8. Jan - April 20, 2021 12:38 pm

    True words spoken by many a Mama. Blessings are there, you just have to open your eyes and look around.
    Thanks for the reminder Mrs. Dietrich!

  9. Phil (Brown Marlin) - April 20, 2021 1:26 pm

    What a wonderful lady your mother is, Sean! I know you don’t need us to tell you to call your mama. In the immortal words of the late, great Bear Bryant, “I sure wish I could call mine.”

  10. Bernadette Wyckoff - April 20, 2021 1:28 pm

    Counting my blessings this beautiful sunny morning here in Summerdale. Thankyou for sharing your life stories. Love you Sean ….forever and a day

  11. Joan Mitchell - April 20, 2021 1:35 pm

    Just what I needed to read this morning. One of your blessings, your writing talent, is doing much good for many. Thank you.

  12. Karen G - April 20, 2021 1:49 pm

    I agree with your Momma, that we all have blessings of one kind or another. And, I agree with her that everything was good with Paul Newman ❣️

  13. Sue - April 20, 2021 3:25 pm

    Very subtle and timely. The blessings of being able to breathe and loving your mother until you take your last breath. A heartrending look at a moment in time in all our lives.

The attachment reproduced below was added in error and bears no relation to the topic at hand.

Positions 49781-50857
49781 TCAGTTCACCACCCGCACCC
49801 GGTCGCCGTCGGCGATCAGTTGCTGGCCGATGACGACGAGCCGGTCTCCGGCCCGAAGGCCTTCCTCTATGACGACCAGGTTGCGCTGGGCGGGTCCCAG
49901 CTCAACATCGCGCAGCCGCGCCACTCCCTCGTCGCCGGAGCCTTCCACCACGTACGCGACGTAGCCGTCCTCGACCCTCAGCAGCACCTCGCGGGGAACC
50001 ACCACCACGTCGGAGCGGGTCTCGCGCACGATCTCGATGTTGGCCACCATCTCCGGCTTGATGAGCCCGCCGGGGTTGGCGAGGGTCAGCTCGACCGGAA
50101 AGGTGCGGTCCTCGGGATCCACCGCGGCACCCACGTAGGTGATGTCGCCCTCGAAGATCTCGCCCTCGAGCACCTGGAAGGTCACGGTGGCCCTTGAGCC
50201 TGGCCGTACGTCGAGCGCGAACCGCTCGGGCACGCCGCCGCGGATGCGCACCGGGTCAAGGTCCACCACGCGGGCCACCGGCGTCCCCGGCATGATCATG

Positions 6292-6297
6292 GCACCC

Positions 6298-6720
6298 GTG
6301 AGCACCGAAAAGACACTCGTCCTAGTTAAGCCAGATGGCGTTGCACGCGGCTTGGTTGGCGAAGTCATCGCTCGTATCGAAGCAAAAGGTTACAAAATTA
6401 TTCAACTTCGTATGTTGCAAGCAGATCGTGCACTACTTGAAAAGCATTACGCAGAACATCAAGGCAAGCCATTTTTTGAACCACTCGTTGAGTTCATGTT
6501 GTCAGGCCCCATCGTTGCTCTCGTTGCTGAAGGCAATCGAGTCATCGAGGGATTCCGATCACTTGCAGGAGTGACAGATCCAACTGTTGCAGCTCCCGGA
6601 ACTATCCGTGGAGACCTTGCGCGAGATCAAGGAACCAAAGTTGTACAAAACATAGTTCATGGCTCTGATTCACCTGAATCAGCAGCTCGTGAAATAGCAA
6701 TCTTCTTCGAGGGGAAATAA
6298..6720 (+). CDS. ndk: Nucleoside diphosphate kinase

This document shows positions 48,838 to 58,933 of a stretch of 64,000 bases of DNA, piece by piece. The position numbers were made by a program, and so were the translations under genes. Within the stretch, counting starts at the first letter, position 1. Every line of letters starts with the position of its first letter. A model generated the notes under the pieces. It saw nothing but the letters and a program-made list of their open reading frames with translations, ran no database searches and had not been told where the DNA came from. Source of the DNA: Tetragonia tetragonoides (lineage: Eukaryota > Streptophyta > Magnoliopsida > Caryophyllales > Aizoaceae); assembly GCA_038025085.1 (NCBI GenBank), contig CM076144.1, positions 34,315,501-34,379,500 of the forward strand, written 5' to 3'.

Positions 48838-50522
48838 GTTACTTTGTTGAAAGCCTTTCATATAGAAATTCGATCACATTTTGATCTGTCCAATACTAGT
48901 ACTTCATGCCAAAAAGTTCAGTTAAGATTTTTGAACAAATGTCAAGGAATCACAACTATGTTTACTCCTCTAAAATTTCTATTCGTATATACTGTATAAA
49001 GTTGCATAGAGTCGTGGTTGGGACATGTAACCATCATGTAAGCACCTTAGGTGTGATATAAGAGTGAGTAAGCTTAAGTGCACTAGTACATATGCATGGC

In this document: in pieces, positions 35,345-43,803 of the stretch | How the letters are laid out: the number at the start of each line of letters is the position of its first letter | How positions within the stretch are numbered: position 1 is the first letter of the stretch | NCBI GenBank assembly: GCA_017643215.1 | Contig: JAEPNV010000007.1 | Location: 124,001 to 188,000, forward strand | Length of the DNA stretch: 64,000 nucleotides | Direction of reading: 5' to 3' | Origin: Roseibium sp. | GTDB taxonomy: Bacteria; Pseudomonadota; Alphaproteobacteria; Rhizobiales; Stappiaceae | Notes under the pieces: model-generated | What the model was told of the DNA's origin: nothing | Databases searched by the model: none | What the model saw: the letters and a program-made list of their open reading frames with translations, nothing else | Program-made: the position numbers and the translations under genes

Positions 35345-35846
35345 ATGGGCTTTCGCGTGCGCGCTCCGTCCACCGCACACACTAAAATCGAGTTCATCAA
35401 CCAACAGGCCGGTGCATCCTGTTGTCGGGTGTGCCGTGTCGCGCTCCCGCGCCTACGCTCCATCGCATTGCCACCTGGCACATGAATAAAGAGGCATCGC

14. Linda Moon - April 20, 2021 4:21 pm

    I would’ve robbed to pay for a chance to meet Paul Newman. My mother’s life had some lemons in it, but she sure knew how to make lemonade for us kids. She even managed to buy me a used piano from our Baptist church and pay for my music lessons. Oh, and accordion, too. And bacon and eggs, with help from my daddy after I awoke from a coma, very hungry. Mamas. They are forever loved. You did a good job raising your son, Mrs. Dietrich.

  15. Christina - April 20, 2021 6:05 pm

    The strength and nurture of your mama moves me every time I read about her. Bless those hands that made pancakes fill the heart with joy

  16. AlaRedClayGirl - April 20, 2021 6:15 pm

    There will always be those who have more than us, and there are always be those who have less than us. But we are all blessed in so many ways. Sure wish I could’ve been blessed to meet Paul Newman though!